new internationalist
issue 256 - June 1994

Country profile: Kenya

Where is Kenya? There is a striking contrast for the first-time visitor to Nairobi between the prosperity of Kenya's capital city with its tower-block landscape, and the grinding poverty that exists in the shadow of bank buildings and tourist hotels.

Kenya became independent from Britain in 1963. Under Jomo Kenyatta, the first President, agriculture became the basis of an economic 'miracle'. Good agricultural land has always been at a premium, concentrated in the fertile highlands and covering less than one-fifth of the total land area. As early as 1902 the first white settlers established their plantations here.

Those dispossessed of their land, largely the Kikuyu people, later became the driving force behind the Mau-Mau revolt that led to independence. Although initially smallholders were able to buy land cheaply from departing white settlers, land ownership is still highly concentrated. Under Kenyatta, a Kikuyu élite occupied many of the top positions in government and the civil service, maintaining privilege for the few.

The record of Kenyatta's successor, Daniel arap Moi, who took over in 1978, has been tainted by similar accusations of a lack of genuine commitment to democracy. Political dissent by opposition MPs and the press is suppressed, often violently. Economic mismanagement, government corruption and the absence of political reform led to the suspension of vital foreign aid in late 1991. The ensuing severe economic recession dealt a particularly heavy blow to the poor.

Karanja is typical of a growing number of urban slum dwellers. He works as a messenger for Sh 1,200 a month (about $25) but after inflation effectively slashed his real income, he can no longer afford the Sh 400 rent for his flat.

Street children and families like Kavanja's in shantytowns are a growing phenomenon in urban areas. The problem is amplified by refugees from neighbouring countries. Violence among different ethnic groups has worsened since the 1992 multi-party elections when the political parties split along tribal lines. This has forced many to flee to the towns.

Life in the rural areas is not easy, notably for women who do most of the farming. With unpredictable rains in recent years, farmers have been by turns washed out by floods and desiccated by drought. It is also quite common for men to migrate to the towns to look for paid jobs as people's priorities are cash to pay for children's secondary education. But as many as 300,000 children are estimated to be orphaned as a result of parental deaths from Aids.

Following the multi-party elections, the World Bank's agreement to resume aid included a commitment by the Government to cushion the poorest people from the effects of further economic reforms such as cuts in public spending. It remains to be seen if this rhetorical commitment will translate into real protection for the most vulnerable groups facing the deep inequalities that exist in Kenya today.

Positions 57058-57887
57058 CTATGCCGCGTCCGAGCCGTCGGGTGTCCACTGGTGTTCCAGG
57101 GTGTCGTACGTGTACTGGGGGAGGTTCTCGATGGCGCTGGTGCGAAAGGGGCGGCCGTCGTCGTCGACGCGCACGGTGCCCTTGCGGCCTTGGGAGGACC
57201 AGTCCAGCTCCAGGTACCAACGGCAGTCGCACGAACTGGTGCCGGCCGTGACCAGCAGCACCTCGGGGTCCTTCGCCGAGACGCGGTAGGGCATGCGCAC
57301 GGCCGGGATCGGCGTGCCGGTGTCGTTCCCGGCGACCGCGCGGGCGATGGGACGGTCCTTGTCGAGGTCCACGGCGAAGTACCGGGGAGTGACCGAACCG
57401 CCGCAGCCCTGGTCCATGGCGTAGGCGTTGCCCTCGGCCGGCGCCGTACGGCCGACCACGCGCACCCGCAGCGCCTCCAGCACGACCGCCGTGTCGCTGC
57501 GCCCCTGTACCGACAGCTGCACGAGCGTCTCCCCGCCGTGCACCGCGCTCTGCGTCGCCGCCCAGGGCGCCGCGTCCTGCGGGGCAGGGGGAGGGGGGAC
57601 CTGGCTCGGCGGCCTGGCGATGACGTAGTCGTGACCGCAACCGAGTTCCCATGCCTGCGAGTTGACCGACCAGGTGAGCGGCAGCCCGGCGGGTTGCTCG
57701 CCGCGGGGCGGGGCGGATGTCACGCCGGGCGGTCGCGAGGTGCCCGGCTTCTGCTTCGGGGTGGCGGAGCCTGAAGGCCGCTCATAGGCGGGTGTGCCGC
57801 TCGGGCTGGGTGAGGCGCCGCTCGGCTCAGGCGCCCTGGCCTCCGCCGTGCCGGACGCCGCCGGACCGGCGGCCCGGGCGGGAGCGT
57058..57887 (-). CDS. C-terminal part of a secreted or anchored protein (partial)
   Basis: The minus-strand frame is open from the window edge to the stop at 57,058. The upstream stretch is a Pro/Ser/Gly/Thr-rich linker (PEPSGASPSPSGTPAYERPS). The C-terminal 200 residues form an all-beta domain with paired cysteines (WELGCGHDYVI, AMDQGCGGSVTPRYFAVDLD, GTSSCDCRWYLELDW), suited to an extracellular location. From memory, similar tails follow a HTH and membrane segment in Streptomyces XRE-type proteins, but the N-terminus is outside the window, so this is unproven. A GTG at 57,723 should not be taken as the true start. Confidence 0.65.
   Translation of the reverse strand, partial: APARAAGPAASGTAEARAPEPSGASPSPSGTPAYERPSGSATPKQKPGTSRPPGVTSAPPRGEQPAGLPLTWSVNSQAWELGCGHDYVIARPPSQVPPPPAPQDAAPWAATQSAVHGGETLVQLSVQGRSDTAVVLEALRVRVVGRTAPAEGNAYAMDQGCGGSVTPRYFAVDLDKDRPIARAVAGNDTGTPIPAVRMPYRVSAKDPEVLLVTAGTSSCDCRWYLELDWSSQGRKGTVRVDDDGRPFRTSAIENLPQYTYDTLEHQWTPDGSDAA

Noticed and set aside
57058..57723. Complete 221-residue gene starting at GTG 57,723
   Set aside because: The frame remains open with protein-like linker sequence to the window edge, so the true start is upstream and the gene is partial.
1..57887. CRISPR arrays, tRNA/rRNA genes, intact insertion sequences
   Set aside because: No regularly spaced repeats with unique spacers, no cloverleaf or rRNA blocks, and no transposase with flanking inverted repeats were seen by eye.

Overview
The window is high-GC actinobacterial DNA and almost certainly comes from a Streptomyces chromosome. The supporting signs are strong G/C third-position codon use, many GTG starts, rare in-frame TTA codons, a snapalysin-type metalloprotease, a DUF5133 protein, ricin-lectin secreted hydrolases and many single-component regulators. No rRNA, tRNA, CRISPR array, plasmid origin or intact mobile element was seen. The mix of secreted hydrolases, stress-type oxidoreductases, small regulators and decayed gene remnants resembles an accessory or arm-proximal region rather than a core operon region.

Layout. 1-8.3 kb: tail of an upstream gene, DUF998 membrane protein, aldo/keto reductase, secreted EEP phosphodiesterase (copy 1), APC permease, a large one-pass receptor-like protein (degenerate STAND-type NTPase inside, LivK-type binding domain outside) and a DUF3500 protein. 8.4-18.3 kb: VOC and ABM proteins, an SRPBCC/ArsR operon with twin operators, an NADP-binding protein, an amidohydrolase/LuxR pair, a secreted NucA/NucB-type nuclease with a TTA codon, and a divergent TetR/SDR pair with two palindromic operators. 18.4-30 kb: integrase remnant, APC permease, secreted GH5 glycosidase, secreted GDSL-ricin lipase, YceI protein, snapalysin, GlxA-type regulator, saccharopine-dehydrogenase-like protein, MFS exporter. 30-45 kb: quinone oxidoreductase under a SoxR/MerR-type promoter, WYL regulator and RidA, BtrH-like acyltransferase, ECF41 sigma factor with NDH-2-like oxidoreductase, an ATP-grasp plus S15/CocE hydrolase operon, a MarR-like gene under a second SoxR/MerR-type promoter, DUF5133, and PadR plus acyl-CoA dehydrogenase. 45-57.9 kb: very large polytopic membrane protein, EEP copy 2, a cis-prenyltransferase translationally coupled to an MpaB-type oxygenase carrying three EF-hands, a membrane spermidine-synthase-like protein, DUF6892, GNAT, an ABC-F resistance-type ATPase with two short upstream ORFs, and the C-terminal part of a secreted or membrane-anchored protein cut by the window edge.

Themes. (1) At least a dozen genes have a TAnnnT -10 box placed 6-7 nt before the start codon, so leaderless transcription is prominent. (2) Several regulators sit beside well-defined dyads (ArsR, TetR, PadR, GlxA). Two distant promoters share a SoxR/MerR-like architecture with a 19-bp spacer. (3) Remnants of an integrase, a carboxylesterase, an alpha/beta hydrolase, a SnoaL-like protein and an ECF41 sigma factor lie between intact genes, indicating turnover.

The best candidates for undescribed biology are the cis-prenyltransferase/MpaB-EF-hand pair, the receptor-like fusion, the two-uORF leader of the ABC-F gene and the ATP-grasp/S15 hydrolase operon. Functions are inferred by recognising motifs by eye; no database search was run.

Ben Oakley


LEADER: President Daniel arap Moi

ECONOMY: GNP per capita US $340 (US $22,240)
Monetary unit: Kenya shilling
Main exports: Coffee, tea, fruit and vegetables, cement and sisal; tourism is main foreign exchange earner.
Main imports: Petroleum, machinery, food. Agriculture is mainstay of the economy. Food crops are maize, sorghum, cassava, beans and fruit. Cash crops are coffee, tea, sugar, cotton, pyrethrum, sisal, tobacco, pineapples and wattle.

PEOPLE: 25 million. Almost half of the population under 15 years old. Kenya has one of the fastest population growth rates in the world.

HEALTH: Infant mortality 51 per 1,000 live births (US 9 per 1,000).

CULTURE: About 40 ethnic groups including Samburu, Masai and Kikuyu; also significant Asian (80,000), Arab (27,000) and European (25,000) communities.
Religion: Christian, with a minority Muslim population around the coastal areas. Animism important in the lives of many Kenyans.
Languages: Swahili and English are the official languages, but Kikuyu and Luo common. English vigorously promoted, especially in schools.

Sources: Third World Guide 93/94; The State of the World's Children 1994; World Development Report 1992; World Tables 1992; Child mortality since the 1960s, 1992; Trends in developing countries 1992; Economist Intelligence Unit 1992-3; African Development Indicators (UN) 1992.

Last profiled in January 1984



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INCOME DISTRIBUTION [image, unknown] [image, unknown]
Poor suffer disproportionately from effects of economic recession.

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LITERACY [image, unknown] [image, unknown] [image, unknown]
69% (women 58%) Improving.

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SELF-RELIANCE [image, unknown] [image, unknown]
Exports earn less than imports cost. World Bank support resumed in 1993.

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FREEDOM [image, unknown] [image, unknown]
Harassment of the media and political opponents.

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POSITION OF WOMEN [image, unknown] [image, unknown]
Formal political participation low but grassroots organization growing.

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LIFE EXPECTANCY [image, unknown] [image, unknown]
59 years.

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Politics now

Politics then

Centre-right. 1992 multi-party elections gave opposition parties a platform, but Moi and ruling KANU party retain power.


NI star rating

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